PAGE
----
When the Falklands War occurred, and just after, British troops in the Falklands referred to the Islanders as "Bennies", after the simplistic motel handyman, often to be seen wearing a hat like the islanders. The simile wasn't taken to kindly by the islanders themselves, so the troops were told to desist. This lead to officials being puzzled on learning that the islanders were now called "Stills" - this was because they were "Still Bennies".
Later, troops were told to desist from using the term 'Stills'. Islanders were subsequently referred to as 'Andy's' - a corruption of, 'And they're', and hence "Andy Still Bennies". See more »
The March 1975 civil ceremony wedding of a fairly anonymous motel owner to a businessman - Meg Richardson and Hugh Mortimer - at Birmingham Register Office sees the city centre thronged with well-wishers; similarly the later affirmation/blessing at Birmingham Cathedral has a packed congregation, outside police supervision and reporters. Whilst in reality this reflects the interest of the general public in the show and its production, in narrative terms it is completely nonsensical. See more »
For about 25 years, this was British TV's best loved bad soap. Shaky sets, some over the top storylines and a host of okay actors revelling in the whole affair.
Set in a fictitious Midlands town, it centres on the staff and guests at the eponymous Motel - in the early days run by Meg Mortimer (Noelle Gordon) and later by Nicola Freeman (Gabrielle Drake).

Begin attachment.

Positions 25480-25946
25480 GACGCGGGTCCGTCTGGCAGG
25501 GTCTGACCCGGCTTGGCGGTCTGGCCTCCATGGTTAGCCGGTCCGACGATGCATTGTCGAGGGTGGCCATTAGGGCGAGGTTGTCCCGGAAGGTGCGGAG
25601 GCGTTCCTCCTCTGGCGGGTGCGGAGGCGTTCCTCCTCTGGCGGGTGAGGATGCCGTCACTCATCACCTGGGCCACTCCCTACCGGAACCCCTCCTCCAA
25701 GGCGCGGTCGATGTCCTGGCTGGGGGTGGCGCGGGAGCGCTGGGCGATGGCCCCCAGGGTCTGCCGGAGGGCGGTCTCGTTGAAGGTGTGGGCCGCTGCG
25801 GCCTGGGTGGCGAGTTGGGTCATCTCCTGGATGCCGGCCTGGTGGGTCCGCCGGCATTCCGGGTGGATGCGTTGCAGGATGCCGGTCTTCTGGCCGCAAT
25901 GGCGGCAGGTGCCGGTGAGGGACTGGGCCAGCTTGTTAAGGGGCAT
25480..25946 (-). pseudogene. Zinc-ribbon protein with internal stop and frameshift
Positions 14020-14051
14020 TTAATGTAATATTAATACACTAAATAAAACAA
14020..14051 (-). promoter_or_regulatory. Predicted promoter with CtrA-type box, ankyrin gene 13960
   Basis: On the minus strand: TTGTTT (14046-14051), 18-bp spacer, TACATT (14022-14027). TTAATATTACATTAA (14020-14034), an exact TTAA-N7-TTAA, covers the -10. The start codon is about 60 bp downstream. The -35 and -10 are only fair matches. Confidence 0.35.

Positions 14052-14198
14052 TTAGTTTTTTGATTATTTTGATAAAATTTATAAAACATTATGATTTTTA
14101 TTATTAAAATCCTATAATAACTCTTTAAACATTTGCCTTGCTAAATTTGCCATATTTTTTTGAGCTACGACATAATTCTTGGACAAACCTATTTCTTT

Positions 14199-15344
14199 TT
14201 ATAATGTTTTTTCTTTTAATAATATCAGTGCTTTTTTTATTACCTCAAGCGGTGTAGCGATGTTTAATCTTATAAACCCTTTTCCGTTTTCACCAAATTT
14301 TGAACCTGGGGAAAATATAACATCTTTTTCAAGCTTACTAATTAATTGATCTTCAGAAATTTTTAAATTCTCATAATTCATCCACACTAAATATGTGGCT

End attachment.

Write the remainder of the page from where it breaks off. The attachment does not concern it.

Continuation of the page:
The best characters included irascible Scots chef Shughie McFee (from The Great Escape); David Hunter (Ronald Allen from a Night to Remember) and Hammer veteran Sandor Eles (Countess Dracula) as a cliched chef.
Look out too for the late Jeremy Sinden (Donald's son) who went on to play one of the ill-fated pilots in Star Wars - a little movie he shot inbetween breaks from Crossroads.
However, head and shoulders above them all was scruffy, backward, lovable Benny Hawkins who never had much luck - his gypsy girlfriend was knocked down and killed on his wedding day - but with his woolly hat and good heart, he was the Midlands version of Forrest Gump long before Tom Hanks cornered the market in loveable simpletons.
The whole thing was repackaged and revamped as Neighbours, a show also boasting a Tony Hatch theme tune. At one point in the late Seventies, Paul McCartney and Wings even provided a rockier theme tune for this Seventies slice of nonsense, nicely spoofed as Acorn Antiques in Victoria Wood: As Seen on TV.
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